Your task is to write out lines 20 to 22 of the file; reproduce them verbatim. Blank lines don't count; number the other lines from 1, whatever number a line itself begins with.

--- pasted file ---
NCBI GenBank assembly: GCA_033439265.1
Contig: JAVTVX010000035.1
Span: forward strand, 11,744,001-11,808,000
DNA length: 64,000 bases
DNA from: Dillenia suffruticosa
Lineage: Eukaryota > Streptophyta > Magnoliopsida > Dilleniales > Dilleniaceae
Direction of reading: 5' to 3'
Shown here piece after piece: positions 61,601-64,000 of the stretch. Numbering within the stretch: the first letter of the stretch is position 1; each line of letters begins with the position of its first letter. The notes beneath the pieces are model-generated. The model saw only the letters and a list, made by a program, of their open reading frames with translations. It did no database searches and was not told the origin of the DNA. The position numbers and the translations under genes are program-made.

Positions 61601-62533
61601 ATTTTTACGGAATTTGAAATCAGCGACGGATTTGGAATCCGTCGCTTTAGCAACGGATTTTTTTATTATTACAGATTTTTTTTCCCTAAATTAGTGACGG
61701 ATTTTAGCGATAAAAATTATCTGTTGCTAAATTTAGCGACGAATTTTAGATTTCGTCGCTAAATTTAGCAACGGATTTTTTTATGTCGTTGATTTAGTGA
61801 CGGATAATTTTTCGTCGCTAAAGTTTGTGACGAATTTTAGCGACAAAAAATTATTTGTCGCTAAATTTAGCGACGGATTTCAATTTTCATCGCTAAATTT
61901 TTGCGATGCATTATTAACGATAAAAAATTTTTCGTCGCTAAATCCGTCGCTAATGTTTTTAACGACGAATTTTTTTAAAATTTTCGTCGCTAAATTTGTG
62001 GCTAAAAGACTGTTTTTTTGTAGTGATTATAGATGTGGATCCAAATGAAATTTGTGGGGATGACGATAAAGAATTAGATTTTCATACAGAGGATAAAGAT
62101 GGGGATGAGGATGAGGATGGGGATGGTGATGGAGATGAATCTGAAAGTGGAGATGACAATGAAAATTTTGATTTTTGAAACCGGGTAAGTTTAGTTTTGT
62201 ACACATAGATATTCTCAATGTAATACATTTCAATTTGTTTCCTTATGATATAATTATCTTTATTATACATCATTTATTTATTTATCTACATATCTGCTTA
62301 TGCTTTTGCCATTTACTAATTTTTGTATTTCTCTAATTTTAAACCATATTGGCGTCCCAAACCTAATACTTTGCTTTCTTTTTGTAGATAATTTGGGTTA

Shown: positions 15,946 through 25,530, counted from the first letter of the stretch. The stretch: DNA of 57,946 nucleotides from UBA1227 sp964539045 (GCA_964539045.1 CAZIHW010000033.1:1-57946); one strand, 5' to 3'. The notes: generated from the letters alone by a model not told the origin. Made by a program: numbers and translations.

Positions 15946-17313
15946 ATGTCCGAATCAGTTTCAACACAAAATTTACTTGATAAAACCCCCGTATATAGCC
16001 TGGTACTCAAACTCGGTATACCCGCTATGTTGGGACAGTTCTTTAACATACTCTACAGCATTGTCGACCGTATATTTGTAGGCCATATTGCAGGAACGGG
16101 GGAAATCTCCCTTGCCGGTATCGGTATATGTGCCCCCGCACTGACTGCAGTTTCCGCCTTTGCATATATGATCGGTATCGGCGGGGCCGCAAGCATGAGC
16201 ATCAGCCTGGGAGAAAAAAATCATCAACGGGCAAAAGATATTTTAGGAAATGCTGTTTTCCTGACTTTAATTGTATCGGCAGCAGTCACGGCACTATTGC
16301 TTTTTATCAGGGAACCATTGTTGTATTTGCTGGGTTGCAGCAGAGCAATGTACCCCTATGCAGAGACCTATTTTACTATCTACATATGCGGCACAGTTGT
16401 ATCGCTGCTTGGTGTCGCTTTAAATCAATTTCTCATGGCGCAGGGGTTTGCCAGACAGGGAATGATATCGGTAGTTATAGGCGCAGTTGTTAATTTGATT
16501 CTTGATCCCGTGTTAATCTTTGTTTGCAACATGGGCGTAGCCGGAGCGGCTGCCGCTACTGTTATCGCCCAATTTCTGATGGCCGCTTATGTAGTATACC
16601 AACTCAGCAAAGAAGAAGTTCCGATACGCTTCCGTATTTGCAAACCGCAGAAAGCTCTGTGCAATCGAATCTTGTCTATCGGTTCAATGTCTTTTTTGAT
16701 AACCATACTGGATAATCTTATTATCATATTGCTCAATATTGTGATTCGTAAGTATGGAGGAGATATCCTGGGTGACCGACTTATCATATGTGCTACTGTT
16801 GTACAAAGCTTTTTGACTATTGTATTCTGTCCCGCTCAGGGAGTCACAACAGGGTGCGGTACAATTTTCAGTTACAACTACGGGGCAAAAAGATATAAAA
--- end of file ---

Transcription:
15946 ATGTCCGAATCAGTTTCAACACAAAATTTACTTGATAAAACCCCCGTATATAGCC
16001 TGGTACTCAAACTCGGTATACCCGCTATGTTGGGACAGTTCTTTAACATACTCTACAGCATTGTCGACCGTATATTTGTAGGCCATATTGCAGGAACGGG
16101 GGAAATCTCCCTTGCCGGTATCGGTATATGTGCCCCCGCACTGACTGCAGTTTCCGCCTTTGCATATATGATCGGTATCGGCGGGGCCGCAAGCATGAGC